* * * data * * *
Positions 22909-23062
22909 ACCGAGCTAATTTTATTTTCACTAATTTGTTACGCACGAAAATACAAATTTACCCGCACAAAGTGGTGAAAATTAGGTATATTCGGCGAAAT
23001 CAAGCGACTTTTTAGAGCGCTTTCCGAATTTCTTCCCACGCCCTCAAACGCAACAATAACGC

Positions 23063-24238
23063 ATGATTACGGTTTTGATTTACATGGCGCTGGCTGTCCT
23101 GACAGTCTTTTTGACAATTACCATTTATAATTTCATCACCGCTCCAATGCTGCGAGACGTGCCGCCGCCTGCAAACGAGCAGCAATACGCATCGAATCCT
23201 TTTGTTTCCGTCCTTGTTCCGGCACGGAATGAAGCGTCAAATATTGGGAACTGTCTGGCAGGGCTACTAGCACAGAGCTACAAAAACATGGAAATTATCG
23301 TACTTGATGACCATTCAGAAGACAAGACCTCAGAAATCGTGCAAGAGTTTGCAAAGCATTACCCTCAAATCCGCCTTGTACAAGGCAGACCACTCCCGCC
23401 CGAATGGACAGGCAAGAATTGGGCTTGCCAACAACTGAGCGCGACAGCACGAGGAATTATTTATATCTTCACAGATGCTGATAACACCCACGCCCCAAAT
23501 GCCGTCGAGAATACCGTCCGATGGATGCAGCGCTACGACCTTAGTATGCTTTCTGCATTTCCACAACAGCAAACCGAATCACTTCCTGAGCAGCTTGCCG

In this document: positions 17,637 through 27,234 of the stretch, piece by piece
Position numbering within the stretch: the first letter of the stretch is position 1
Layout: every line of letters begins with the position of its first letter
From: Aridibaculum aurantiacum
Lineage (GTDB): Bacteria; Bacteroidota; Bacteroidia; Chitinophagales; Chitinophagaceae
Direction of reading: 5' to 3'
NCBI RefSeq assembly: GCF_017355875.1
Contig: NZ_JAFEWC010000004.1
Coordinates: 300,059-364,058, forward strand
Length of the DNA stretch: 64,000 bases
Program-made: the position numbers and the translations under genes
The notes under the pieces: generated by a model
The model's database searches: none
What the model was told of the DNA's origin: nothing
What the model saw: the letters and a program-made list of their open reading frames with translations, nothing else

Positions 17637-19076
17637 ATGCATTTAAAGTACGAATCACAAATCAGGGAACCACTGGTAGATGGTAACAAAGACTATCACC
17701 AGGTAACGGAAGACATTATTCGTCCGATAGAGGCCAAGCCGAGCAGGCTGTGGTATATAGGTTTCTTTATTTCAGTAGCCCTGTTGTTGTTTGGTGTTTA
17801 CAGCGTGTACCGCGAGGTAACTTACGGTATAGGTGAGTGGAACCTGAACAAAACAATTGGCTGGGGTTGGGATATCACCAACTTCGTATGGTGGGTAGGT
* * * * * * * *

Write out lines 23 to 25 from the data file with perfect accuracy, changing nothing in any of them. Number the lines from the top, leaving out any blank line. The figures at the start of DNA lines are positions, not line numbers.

The model's database searches: none
What the model was told of the DNA's origin: nothing
What the model saw: the letters and a program-made list of their open reading frames with translations, nothing else